Business(5/17-20) – Ed Sheeran Wins Copyright Case Over Marvin Gaye’s ‘Let’s Get It On’

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1. British singer Ed Sheeran has appeared in a New York City court to deny allegations that his hit song, Thinking Out Loud, copied Marvin Gaye’s song, Let’s Get It On. It’s not the first time Sheeran has faced trial for a copyright issue.  Here’s what’s happening with Sheeran’s current trial and how his team have defended him so far. 

2. Sheeran was called to testify in the civil trial by the heirs of Ed Townsend, Gaye’s co-writer on the 1973 soul classic. Townsend was a singer, songwriter and lawyer. He died in 2003. His heirs are alleging Sheeran’s 2014 hit Thinking Out Loud has “striking similarities” to Let’s Get It On and “overt common elements“.

3. Sheeran’s attorneys have said the songs’ undeniable structural symmetry points only to the foundations of popular music. “The two songs share versions of a similar and unprotectable chord progression that was freely available to all songwriters,” Sheeran’s lawyers said in a court filing.. 

4. Sheeran himself testified on April 26.  Townsend’s daughter, Kathryn Townsend Griffin, is the plaintiff leading the lawsuit. “I think Mr Sheeran is a great artist with a great future,” Ms Griffin said.“I didn’t want it to come to this, but I have to protect my father’s legacy.” While the jury will hear the recordings of both songs, their lyrics will be legally insignificant. Jurors are supposed to only consider the raw elements of melody, harmony and rhythm that make up the composition of Let’s Get It On.

What do you think the reasoning is for lyrics rather than melody or harmony being insignificant?

5. There’s a video of Sheeran mashing his and Gaye’s songs — what’s that about?Lawyers for Townsend’s heirs kicked things off with a video of Sheeran on stage.  That video showed him performing a medley of his song, Thinking Out Loud, and Gaye’s Let’s Get it On in 2014. The aim of the video was to bolster their allegation that Sheeran, his label Warner Music Group and music publisher Sony Music Publishing owe them a share of the profits for allegedly copying the song.

6. One lawyer for the heirs, Ben Crump, had told jurors that the merging of the two songs was tantamount to “a confession”. “We have a smoking gun,” he said of the concert footage showing Sheeran flipping between the two songs. Crump said the case was about “giving credit where credit is due”.

7. While testifying, Sheeran was adamant that he had come up with Thinking Out Loud himself. He explained it was common practice for musicians to weave other artists’ songs into their live shows. Sheeran said many pop songs use the same three or four chords, and that he performs “mash-ups” of many songs at his concerts. “You could go from Let it Be to No Woman, No Cry and switch back,” Sheeran testified, referring to the Beatles and Bob Marley classics.”If I had done what you’re accusing me of doing, I’d be a quite an idiot to stand on a stage in front of 20,000 people and do that.”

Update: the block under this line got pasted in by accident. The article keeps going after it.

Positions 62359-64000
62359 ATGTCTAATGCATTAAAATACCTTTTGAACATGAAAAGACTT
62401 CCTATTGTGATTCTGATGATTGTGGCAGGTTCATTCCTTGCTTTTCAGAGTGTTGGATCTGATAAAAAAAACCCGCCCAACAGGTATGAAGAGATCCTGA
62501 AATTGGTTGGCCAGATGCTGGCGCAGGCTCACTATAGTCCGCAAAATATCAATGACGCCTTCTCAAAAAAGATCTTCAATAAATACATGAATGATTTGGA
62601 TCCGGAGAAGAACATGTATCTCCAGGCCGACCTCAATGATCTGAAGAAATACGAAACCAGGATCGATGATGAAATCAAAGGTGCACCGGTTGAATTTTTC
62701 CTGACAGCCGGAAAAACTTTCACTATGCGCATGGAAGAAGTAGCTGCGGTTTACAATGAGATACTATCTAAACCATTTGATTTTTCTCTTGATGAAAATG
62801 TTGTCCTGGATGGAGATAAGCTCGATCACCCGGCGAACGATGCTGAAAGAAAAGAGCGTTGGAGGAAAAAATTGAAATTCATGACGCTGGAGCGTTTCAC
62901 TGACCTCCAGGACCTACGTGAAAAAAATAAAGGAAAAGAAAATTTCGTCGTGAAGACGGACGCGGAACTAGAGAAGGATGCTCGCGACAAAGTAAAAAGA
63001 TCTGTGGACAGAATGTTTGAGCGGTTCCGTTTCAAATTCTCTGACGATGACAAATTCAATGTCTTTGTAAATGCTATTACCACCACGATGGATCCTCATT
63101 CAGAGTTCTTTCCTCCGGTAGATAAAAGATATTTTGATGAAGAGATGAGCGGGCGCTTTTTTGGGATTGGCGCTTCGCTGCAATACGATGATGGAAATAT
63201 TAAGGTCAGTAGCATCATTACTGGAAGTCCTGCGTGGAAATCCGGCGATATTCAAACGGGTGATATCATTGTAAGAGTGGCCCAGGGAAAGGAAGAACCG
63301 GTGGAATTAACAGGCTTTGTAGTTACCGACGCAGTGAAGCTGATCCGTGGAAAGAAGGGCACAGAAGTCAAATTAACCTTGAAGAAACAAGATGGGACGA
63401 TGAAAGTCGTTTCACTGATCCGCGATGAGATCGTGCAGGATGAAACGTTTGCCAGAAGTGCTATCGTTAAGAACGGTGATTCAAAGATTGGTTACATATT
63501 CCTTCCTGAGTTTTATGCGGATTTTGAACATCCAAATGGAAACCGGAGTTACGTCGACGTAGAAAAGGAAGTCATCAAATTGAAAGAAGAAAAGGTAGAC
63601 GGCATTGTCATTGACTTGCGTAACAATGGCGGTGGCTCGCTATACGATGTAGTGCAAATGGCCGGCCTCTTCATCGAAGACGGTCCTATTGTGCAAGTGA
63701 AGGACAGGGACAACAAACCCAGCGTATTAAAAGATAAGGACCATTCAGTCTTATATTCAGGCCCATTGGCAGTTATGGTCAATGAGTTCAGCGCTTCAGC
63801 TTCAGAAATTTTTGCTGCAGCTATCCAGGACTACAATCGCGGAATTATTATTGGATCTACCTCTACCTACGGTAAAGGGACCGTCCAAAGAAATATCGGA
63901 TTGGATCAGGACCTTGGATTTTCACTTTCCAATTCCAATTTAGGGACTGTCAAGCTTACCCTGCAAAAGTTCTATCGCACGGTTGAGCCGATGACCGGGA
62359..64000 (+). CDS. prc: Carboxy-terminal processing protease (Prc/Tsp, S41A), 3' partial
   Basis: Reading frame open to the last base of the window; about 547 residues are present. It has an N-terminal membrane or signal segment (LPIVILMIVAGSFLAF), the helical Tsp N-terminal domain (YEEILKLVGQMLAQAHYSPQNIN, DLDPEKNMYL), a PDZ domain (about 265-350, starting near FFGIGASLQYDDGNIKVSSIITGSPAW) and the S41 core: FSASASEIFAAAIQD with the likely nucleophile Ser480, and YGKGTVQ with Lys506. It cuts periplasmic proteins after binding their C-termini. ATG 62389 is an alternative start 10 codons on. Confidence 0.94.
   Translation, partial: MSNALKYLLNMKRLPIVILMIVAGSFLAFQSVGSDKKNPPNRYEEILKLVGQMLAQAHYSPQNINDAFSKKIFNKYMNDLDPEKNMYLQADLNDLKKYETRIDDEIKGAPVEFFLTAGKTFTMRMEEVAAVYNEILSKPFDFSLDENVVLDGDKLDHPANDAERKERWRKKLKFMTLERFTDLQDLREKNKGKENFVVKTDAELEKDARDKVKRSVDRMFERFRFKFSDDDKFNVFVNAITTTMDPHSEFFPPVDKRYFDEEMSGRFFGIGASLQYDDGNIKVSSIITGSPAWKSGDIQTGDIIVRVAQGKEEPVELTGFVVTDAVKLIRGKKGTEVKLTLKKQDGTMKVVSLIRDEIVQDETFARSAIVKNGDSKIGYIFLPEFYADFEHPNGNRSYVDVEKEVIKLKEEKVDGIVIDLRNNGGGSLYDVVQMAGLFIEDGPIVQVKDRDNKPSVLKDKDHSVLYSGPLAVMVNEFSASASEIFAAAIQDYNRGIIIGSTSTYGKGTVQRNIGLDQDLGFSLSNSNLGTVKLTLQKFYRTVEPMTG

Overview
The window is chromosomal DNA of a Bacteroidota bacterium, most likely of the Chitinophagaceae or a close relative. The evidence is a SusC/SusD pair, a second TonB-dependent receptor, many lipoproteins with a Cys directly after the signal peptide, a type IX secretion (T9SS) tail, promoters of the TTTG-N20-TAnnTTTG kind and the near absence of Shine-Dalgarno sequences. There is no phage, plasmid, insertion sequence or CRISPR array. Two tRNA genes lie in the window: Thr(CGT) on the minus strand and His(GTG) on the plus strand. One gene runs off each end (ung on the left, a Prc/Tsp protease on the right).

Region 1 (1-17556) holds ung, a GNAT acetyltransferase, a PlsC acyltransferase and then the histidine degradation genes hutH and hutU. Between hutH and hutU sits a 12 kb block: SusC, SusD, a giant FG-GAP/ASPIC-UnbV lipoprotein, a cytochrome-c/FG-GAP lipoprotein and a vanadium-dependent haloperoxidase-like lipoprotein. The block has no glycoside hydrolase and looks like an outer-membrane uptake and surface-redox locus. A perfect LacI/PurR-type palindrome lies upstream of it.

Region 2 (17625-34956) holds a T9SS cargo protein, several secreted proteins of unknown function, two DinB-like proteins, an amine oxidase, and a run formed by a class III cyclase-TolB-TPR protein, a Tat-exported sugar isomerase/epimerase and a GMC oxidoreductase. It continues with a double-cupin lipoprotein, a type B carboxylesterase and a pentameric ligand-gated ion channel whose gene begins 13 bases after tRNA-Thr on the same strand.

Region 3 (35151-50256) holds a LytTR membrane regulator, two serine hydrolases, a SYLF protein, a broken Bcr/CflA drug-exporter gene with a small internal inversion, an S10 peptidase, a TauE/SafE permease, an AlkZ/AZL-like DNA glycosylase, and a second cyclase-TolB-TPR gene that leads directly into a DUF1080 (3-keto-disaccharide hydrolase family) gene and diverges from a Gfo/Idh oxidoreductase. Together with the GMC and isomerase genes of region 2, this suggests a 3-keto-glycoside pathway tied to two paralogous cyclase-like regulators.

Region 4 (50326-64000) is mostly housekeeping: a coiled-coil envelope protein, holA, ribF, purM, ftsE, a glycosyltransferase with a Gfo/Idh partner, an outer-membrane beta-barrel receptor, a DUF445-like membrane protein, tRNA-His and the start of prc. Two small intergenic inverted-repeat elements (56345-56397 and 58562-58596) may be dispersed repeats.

How do you determine if a song you’ve written is original enough to avoid infringing on someone else’s copyright?

8. Sheeran is expected to testify again later in the trial as part of the defence case. If the jury finds Sheeran liable for copyright infringement, the trial will enter a second phase to determine how much he and his labels owe in damages. The first trial is expected to last about a week. Let’s Get It On has been heard in countless films and commercials, and has garnered hundreds of millions of streams, spins and radio plays since it came out in 1973. As for Sheeran’s Thinking Out Loud, it won a Grammy for Song of the Year in 2016.

9. In 2017, Ed Sheeran won a copyright lawsuit over his 2017 hit, Shape Of You. Sheeran and his co-writers denied allegations that the song copied part of 2015’s Oh Why by Sami Chokri, who performs under the name Sami Switch. “Whilst we’re obviously happy with the result, I feel like claims like this are way too common now,” Sheeran said in a video posted on Twitter. “It’s become a culture where a claim is made with the idea that a settlement will be cheaper than taking them to court, even if there’s no basis for the claim,” he said. “It’s really damaging to the songwriting industry.”

1.How can you protect your own songwriting from being plagiarized by others?

2.How can you ethically use samples or covers of other people’s music in your own songwriting without violating copyright laws?

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